# Thread: irrational vs rational information elements

1. ## irrational vs. rational information elements

Does anyone know of a source that would provide information that would allow me to determine if this statement is accurate or inaccurate?

Irrational Information Aspects are used primarily to perceive information, and Rational Information Aspects are used primarily to judge/understand that information.

2. That would apply to Se and Te, but I don't know about the other functions.

Use your understanding of the functions, Joy.

3. No. I want to know how "classical" Socionics explains it, not just my personal idea of how it might work.

4. But you've been (self-)educated in classical socionics, so surely your understanding of the functions (especially if you're Te dominant) would arise from this education.

Something which is often overlooked is the clear cut distinction between Rationality and Irrationality.

Here's how to decide whether you're Rational or Irrational. It should be fairly simple.

If you're Irrational, you'll take things as they are, and will accept nature as it is. Why is Se irrational? Because it's about gaining information through the five senses. You needn't do anything with it, it just is. It is simply information.

Rationals categorise said information, and they explain what should be, and not what is. Why do Rationals like routine? Because they are going against nature and natural impulses to create systems and foundations on which they can rely. Irrationals do not need this.

5. ## Re: irrational vs. rational information elements

Originally Posted by Joy
Does anyone know of a source that would provide information that would allow me to determine if this statement is accurate or inaccurate?

Irrational Information Aspects are used primarily to perceive information, and Rational Information Aspects are used primarily to judge/understand that information.
I don't have any references, but, although I think it's correct, this is somewhat confusing. From this you can easily end up thinking that irrational functions perceive and rational functions then judge what is perceived as if it's a one way street. This is precisely why some people are confused by Se thinking it is nothing more than trivial, instinctual, sensory input, which it isn't, because all functions are on the cognitive level where they perceive information, not pure data.

IMHO, if you're looking for a witty statement contrasting the two, it would be better to say that awareness of irrational information aspects can be used to adapt oneself to one's environment, and awareness of rational information aspects to adapt one's environment to oneself. Or something like that...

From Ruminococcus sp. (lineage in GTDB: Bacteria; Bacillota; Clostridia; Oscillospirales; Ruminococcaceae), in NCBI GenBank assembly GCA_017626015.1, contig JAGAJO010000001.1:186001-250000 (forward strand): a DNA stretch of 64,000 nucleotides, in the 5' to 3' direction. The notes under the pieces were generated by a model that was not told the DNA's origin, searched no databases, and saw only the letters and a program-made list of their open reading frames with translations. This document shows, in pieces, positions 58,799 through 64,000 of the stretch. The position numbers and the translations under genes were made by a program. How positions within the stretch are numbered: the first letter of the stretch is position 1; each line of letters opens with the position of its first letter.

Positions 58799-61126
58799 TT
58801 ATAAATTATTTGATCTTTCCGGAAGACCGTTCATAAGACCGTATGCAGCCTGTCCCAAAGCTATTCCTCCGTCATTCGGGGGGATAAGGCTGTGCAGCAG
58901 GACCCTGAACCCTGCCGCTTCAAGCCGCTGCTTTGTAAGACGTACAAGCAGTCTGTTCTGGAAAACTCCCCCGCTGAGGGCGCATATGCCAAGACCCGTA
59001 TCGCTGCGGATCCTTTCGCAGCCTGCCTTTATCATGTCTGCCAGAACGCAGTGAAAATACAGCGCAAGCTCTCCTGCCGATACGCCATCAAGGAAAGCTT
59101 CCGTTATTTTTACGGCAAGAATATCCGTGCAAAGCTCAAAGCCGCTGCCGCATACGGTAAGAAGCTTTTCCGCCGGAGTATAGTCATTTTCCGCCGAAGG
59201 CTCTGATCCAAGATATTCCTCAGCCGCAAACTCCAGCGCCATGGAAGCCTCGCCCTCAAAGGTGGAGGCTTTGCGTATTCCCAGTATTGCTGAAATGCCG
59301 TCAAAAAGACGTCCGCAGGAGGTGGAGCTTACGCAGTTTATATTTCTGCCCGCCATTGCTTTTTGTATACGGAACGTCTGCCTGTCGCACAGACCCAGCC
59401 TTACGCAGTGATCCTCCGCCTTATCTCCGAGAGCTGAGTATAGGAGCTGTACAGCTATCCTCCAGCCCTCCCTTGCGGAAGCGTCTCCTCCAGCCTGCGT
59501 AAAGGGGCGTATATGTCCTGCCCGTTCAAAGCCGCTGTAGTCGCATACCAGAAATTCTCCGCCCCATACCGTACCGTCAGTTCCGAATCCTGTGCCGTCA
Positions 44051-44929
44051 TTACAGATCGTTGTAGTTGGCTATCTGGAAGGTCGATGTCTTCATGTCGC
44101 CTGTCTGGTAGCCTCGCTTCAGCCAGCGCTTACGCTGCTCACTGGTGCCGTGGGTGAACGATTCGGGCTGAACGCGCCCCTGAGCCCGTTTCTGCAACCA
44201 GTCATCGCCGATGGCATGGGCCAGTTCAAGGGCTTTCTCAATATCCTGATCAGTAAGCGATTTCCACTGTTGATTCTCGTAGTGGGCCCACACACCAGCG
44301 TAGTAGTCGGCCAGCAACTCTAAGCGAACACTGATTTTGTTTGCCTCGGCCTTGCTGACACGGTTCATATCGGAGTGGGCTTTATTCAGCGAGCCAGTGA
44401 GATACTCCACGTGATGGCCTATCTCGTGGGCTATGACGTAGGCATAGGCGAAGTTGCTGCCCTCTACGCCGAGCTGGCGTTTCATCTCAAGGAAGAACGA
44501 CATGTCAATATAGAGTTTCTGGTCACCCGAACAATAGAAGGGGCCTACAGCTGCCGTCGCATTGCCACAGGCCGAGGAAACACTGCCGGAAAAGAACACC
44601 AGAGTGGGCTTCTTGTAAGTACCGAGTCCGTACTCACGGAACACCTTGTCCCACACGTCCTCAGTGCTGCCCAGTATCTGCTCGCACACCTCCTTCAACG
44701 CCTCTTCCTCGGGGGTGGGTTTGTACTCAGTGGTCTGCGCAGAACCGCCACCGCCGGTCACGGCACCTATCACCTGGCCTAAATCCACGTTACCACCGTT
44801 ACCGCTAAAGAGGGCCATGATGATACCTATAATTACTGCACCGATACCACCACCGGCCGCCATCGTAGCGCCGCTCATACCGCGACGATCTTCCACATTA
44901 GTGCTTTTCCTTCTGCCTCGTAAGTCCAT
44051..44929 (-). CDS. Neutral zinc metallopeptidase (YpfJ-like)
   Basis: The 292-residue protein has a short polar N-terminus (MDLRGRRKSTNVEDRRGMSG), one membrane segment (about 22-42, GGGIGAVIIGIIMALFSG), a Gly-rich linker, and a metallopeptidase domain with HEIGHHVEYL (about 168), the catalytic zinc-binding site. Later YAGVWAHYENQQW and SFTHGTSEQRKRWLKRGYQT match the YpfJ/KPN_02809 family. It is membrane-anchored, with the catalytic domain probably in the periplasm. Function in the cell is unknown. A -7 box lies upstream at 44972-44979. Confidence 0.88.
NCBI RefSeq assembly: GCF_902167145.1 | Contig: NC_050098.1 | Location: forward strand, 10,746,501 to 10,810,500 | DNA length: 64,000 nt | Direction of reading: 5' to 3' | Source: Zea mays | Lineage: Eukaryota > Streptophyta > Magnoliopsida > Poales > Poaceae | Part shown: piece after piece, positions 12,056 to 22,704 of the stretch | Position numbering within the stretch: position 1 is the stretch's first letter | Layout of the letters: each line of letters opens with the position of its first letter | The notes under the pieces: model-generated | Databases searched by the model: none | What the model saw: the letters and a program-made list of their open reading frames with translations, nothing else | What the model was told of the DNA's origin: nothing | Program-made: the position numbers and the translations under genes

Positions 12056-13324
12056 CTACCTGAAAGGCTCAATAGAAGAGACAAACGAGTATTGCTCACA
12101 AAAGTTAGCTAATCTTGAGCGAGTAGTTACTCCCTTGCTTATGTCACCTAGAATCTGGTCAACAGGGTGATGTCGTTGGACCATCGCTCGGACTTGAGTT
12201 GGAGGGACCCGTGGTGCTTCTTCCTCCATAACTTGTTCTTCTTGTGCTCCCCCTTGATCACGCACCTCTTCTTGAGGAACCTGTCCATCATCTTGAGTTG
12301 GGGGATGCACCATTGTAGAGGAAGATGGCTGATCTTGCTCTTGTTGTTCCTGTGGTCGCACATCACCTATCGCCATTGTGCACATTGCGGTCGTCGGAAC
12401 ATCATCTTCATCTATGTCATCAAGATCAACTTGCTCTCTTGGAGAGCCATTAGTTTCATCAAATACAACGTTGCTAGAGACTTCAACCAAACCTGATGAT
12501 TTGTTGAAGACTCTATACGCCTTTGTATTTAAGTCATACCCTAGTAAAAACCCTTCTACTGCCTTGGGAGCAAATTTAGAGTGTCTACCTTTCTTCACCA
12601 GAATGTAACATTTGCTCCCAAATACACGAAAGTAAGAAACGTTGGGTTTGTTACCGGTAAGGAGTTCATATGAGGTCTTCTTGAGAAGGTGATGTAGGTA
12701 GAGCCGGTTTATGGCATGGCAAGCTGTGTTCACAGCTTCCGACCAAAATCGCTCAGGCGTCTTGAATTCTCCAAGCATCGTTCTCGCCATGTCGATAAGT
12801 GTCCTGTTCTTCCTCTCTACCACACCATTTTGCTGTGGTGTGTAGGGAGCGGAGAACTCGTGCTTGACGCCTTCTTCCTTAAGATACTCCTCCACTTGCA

I've only been reading about Socionics since a couple of weeks, so I'm no authority, but AFAICT the irrational-rational dichotomy is essentially about what the environment constructs (so to speak) versus what the mind constructs. Rational constructs like relationships, logical understanding, motivation, they have no, ehm, physical presence, only exist in your head.

Originally Posted by Ezra
If you're Irrational, you'll take things as they are, and will accept nature as it is. Why is Se irrational? Because it's about gaining information through the five senses. You needn't do anything with it, it just is. It is simply information.

Rationals categorise said information, and they explain what should be, and not what is. Why do Rationals like routine? Because they are going against nature and natural impulses to create systems and foundations on which they can rely. Irrationals do not need this.
Yes, I agree with this, but being an irrational type doesn't make me a passive vegetable or something. Maybe you could say that irrational types tweak their environment so it has a better effect on them/everyone, and rational types tweak their thoughts so they have a better effect on their environment/others?

6. ## Re: irrational vs. rational information elements

Originally Posted by Joy
Does anyone know of a source that would provide information that would allow me to determine if this statement is accurate or inaccurate?

Irrational Information Aspects are used primarily to perceive information, and Rational Information Aspects are used primarily to judge/understand that information.
Don't know of a socionics source, but that statement in its original form can be found in Jung's original treatise on "Psychological Types":

Irrational = N/S
Rational = F/T

7. ## Re: irrational vs. rational information elements

Originally Posted by mm
Yes, I agree with this, but being an irrational type doesn't make me a passive vegetable or something.
In the IP's case, it probably does.

Maybe you could say that irrational types tweak their environment so it has a better effect on them/everyone, and rational types tweak their thoughts so they have a better effect on their environment/others?
No, Irrationals don't tweak. They simply take in. What you described their is everything a Rational would do.

8. Hmm, now I have to disagree. What you say makes no sense. According to that, only half the population would be actually doing anything and the other half would be just sitting there taking stuff in. That's not what http://socionics.us/theory/rat_irr.shtml for instance suggests.

My point is that all types take things in, are aware of certain aspects of reality, and then act according to their awareness. Rational types take in rational aspects of reality and irrational types take in irrational aspects (to state the obvious).

9. this is a good article - http://socionics.com/articles/irra.htm

10. Originally Posted by ifmd95
Originally Posted by mm
Hmm, now I have to disagree. What you say makes no sense. According to that, only half the population would be actually doing anything and the other half would be just sitting there taking stuff in.